This has resulted in a novel use of civil litigation. Case in point: the Alms Hill Apartments in Walnut Hills. After years of crime, disorder, and health and safety violations, a search warrant inspection in late 2014 led to a trial this past December in which Judge Beth Myers ruled Alms Hill a public nuisance. (Five additional properties also owned by Chaim Puretz, a New York–based real estate investor, including one in Avondale where leaks caused the roof to deteriorate, were also declared nuisances.) Pursuing civil litigation, rather than criminal housing court claims, gives Manning and the two new attorneys being added to his team more ammunition. “We can mix and match and add in other things to that litigation—not just calls for police service but actual crimes and building code conditions and whatever else. It’s a new approach,” he says. “Instead of just presenting a judge with Here’s this one thing that this one property owner didn’t fix this one time, now it’s more like: Here is the picture of this property, and why it’s a detriment to this community from a dozen different angles.”
The city has taken a place-based approach to crime in other ways, as well. The Code Enforcement Response Team was formed in the late ’90s to bring together representatives from across departments—police, health, buildings, law, fire—to collectively address properties causing crime and blight. While it’s been effectively used in parts of the city, it’s had a rocky history and is currently slated to be revamped. The Neighborhood Enhancement Program—a 90-day community-collaborative effort launched in 2007 that moves from neighborhood to neighborhood blitzing building code issues, beautifying, and making physical changes (e.g. adding lighting) to interfere with crime hotspots—has helped as well. But both programs have their limitations: They can only address the physical problems of a property. And place involves much more than tangible materials.
“There’s always a misconception,” says Captain Maris Herold, who last fall was shifted from her post as District Four commander to develop a new strategy of place-based policing for CPD. “There’s a physical problem, but then there’s the behavioral and the root causation. It’s really easy to fix the physical part of the place. It’s extremely challenging to fix the environmental causes of what is facilitating the crime. That becomes a much more challenging conversation, because it’s not historically the way the police look at a place. The part that’s hard to understand is: Who is in control of the property? Why are they allowing it to disintegrate into a place that allows or tolerates crime and disorder?”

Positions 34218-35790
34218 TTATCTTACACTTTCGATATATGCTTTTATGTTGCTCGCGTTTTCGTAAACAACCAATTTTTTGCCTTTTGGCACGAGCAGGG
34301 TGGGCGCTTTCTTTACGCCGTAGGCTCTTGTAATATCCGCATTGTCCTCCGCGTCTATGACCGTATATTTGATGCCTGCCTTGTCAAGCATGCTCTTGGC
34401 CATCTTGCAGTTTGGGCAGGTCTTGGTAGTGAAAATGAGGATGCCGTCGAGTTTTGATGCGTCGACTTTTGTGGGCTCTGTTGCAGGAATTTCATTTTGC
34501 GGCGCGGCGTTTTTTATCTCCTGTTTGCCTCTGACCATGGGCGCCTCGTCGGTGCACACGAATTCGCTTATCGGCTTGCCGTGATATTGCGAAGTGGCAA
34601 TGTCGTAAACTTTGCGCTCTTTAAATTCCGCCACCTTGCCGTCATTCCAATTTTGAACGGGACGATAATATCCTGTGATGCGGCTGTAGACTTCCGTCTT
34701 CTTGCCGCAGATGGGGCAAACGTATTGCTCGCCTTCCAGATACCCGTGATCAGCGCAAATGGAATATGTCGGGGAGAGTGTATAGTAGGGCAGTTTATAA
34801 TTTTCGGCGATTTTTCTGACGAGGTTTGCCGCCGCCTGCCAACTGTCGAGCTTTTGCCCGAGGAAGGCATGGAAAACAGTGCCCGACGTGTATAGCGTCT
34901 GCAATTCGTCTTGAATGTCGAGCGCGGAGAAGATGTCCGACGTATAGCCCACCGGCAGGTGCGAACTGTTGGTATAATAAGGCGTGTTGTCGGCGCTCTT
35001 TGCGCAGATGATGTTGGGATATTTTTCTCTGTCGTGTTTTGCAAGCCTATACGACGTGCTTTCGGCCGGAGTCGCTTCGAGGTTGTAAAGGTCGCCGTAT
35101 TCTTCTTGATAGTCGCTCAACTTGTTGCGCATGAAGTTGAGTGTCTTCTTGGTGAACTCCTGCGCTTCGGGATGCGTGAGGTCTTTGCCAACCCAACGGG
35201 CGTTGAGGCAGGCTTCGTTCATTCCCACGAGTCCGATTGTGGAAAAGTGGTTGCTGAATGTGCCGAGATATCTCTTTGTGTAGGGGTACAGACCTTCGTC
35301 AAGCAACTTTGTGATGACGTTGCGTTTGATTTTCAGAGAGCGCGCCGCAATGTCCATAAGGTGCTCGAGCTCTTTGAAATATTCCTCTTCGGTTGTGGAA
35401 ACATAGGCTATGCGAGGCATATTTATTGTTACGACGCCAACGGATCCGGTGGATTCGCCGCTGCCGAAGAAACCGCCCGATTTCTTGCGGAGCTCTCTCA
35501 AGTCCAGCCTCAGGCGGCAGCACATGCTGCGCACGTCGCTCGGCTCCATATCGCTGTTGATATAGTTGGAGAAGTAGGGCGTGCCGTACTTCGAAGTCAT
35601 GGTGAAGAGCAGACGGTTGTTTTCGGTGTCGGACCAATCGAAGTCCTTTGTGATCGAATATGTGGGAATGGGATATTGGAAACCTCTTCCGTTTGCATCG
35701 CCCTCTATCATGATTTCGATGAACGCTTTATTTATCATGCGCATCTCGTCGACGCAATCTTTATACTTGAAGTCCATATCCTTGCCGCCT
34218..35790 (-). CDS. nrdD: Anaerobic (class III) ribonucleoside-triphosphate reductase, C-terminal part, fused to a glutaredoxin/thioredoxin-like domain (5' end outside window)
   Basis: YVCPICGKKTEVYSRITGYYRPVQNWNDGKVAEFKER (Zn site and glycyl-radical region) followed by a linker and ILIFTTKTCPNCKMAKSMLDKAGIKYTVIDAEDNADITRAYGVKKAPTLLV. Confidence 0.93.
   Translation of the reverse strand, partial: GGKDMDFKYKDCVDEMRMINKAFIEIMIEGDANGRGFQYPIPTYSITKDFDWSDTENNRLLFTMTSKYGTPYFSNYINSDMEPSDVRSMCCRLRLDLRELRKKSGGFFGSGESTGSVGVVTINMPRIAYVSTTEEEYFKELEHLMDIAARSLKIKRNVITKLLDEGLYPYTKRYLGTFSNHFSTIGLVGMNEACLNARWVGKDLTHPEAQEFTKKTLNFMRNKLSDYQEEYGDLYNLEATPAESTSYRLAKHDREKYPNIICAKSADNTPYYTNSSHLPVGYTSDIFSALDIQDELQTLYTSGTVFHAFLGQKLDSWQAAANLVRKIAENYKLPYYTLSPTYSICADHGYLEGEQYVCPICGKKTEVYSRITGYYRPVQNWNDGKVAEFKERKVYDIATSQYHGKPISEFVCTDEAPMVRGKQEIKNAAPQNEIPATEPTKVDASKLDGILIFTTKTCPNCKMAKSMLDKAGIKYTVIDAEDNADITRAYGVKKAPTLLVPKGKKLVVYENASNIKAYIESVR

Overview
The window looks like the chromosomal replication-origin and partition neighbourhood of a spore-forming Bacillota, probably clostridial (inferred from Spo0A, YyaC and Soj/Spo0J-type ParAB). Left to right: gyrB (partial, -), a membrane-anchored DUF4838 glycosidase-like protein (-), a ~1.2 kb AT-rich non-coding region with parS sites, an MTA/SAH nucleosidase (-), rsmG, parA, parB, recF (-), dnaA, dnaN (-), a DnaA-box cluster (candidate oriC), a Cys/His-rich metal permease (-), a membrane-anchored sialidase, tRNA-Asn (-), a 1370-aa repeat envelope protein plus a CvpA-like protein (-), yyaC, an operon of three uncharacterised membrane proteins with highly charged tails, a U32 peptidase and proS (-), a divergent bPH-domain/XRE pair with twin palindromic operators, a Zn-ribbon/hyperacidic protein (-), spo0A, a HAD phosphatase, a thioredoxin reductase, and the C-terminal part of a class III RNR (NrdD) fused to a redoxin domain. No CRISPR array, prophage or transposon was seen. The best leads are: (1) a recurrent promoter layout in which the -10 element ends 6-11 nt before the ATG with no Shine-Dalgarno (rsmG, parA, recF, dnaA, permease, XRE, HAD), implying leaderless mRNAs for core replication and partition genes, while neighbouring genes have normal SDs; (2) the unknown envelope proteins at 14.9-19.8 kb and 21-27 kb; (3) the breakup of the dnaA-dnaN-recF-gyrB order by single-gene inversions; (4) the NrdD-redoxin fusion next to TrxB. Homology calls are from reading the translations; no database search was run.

Assistant Chief Dave Bailey, a CPD veteran who’s working to bring the place-based strategy online, uses the Sycamore Hotel in Roselawn as an example. The hotel was a hotspot for an assortment of crimes—prostitution, drug dealing, shootings—for years, but no matter how often cops answered the call, little changed.
“The police were looking at it as: It’s a pain. It’s eating up all our resources, we spend all our time up there, we run our head against the wall making arrests and everything—we’ve done this for years. We just want to mitigate it,” he says. So they changed their approach, talked to Manning, and began asking What’s causing this? There were no serious issues with the physical structure, and the management complied with whatever changes were requested. Yet they still had to execute frequent search warrants on the premises. “Anytime you showed up in a police cruiser an alarm went off because someone was running out the back to get away from the police,” says Manning. So they launched an investigation, which included planting a vice officer as a confidential informant, and ultimately proved that the management was allowing the prostitution, drug use, and violence. In 2013, they closed the hotel down, and took a more holistic approach to the aftermath.
“We put a lot of services in for the women who were up there,” says Herold. “We really did that right in terms of following the problem-solving model. There was a huge human trafficking issue with these women, and there still continues to be. We had the Off the Streets program [and] the Red Cross come up, we had vice officers try to bring the women in to seek out treatment. The majority of those women were completely strung out on heroin. So we brought in rehab services.”